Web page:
An exhibition of works by well-known Nebraska artist Thomas Prinz and his son Christopher, opening at Gallery 72 on March 13, provides a litany of quiet moments in which to ponder the expressive potential of material and form. 

Trained as an architect and occasionally employed as an adjunct instructor of visual literacy at UNL, the elder Prinz’s work suggests an effort to squeeze as many dimensions and layers as possible into the space of a single work. 

Often this is accomplished with strips of paper (sometimes newsprint or fragments of digital images) layered upon one another in colorful geometric patterns that sometimes recall the abstracted California landscapes of Richard Diebenkorn (1922-1993), but I dare say with more going on to engage the eye.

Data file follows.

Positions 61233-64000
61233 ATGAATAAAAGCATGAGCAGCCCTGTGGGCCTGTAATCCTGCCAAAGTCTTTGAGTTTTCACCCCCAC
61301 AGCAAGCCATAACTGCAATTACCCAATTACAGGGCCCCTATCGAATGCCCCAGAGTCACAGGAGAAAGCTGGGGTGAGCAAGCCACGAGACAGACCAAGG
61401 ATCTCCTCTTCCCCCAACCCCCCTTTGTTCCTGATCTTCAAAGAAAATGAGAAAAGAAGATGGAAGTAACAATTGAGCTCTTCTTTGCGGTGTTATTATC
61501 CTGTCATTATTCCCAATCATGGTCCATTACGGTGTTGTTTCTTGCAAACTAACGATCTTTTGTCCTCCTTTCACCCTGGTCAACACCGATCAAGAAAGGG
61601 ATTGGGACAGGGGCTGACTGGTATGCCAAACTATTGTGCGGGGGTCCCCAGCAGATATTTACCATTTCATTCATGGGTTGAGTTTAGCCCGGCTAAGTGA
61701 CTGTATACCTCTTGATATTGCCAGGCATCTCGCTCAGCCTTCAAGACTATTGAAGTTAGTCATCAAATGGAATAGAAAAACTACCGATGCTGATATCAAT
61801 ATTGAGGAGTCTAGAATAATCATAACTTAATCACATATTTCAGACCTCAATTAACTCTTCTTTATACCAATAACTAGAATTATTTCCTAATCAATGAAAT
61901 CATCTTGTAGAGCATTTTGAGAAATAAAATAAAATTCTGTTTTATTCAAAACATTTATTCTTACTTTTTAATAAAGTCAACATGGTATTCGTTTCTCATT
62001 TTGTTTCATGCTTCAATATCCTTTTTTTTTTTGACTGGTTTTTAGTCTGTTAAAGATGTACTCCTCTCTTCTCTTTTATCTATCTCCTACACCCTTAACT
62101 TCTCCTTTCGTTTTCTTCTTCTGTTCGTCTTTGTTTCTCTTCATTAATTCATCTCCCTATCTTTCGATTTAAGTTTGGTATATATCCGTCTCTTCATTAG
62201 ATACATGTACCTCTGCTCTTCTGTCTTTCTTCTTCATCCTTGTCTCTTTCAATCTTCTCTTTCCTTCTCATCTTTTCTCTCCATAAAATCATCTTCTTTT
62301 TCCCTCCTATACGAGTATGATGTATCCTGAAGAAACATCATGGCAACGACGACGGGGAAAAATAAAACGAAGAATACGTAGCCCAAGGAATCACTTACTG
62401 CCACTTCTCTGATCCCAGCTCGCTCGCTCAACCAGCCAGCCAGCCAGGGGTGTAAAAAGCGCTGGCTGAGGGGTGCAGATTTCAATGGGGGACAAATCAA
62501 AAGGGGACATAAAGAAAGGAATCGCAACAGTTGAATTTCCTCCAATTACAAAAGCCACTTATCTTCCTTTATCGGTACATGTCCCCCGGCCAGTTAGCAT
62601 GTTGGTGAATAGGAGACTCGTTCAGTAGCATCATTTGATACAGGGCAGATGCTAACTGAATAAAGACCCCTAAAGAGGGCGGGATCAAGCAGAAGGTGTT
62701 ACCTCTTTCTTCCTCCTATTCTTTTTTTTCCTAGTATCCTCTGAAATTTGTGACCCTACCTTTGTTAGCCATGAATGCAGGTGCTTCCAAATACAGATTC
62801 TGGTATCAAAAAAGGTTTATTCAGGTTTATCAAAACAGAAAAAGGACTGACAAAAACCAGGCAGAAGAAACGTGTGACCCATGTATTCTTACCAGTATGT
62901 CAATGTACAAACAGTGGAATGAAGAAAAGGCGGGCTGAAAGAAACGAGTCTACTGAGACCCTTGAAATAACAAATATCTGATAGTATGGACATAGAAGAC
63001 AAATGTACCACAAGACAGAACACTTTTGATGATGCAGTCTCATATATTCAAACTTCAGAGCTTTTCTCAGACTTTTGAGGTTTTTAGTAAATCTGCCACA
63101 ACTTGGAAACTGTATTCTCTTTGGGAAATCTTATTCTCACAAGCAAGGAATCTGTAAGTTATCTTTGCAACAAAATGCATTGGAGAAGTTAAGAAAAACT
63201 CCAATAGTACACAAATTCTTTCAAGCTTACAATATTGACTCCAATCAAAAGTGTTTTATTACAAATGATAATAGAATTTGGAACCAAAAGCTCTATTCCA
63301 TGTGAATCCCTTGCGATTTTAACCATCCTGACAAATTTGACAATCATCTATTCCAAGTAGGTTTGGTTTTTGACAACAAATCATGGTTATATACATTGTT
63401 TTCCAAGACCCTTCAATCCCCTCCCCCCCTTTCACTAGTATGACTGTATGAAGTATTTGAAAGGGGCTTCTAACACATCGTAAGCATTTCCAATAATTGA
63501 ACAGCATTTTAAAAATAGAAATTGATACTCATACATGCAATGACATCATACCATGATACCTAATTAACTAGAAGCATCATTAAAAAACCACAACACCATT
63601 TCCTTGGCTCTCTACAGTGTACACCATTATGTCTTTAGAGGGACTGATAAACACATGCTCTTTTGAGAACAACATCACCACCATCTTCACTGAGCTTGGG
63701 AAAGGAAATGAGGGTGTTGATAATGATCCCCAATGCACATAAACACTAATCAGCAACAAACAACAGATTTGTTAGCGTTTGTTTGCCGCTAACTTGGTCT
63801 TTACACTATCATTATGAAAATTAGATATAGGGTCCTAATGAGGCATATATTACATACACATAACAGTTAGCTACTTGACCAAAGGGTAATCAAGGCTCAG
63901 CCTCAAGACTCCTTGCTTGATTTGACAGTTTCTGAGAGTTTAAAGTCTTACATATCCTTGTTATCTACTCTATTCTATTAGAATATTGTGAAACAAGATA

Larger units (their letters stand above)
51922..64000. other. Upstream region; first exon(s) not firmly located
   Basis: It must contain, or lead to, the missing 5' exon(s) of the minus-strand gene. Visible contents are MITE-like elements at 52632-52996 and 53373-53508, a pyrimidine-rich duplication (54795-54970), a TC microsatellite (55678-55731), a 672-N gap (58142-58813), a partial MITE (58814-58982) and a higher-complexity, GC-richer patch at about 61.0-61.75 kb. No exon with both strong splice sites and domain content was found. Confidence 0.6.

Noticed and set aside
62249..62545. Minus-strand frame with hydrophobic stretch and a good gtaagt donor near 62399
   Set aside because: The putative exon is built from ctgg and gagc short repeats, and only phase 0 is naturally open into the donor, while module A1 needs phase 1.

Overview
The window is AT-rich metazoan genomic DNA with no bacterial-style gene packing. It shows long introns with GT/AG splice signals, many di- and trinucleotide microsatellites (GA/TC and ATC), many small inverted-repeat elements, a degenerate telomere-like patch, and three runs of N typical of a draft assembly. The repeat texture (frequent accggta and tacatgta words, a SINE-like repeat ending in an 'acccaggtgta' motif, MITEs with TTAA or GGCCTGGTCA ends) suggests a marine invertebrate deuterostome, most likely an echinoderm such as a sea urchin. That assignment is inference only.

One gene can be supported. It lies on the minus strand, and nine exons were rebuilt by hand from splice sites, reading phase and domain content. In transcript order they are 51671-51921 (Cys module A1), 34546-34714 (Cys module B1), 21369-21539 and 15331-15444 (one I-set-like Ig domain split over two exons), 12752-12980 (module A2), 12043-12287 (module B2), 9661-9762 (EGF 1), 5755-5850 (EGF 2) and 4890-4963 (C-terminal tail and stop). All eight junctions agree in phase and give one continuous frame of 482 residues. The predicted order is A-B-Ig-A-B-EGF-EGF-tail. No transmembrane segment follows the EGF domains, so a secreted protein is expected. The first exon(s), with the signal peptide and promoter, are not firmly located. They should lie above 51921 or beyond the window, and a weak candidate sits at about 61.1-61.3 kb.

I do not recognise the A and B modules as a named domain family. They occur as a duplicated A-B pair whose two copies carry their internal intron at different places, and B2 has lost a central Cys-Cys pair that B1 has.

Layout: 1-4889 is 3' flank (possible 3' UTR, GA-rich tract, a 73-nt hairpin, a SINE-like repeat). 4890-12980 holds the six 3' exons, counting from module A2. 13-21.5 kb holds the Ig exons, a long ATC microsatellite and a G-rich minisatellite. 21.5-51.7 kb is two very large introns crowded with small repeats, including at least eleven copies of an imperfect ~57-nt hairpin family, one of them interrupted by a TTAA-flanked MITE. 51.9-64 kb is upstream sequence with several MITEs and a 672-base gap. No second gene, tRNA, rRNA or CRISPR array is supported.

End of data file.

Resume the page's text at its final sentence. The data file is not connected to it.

The younger Prinz shares his father’s interest in form, but he explores it via industrial materials, such as metal and corrugated cardboard, and emphasizes variations in texture more than color.  The pairing of these two artists would seem natural even if they weren’t related.  The exhibition is on view at Gallery 72, 1806 Vinton Street, until April 11.

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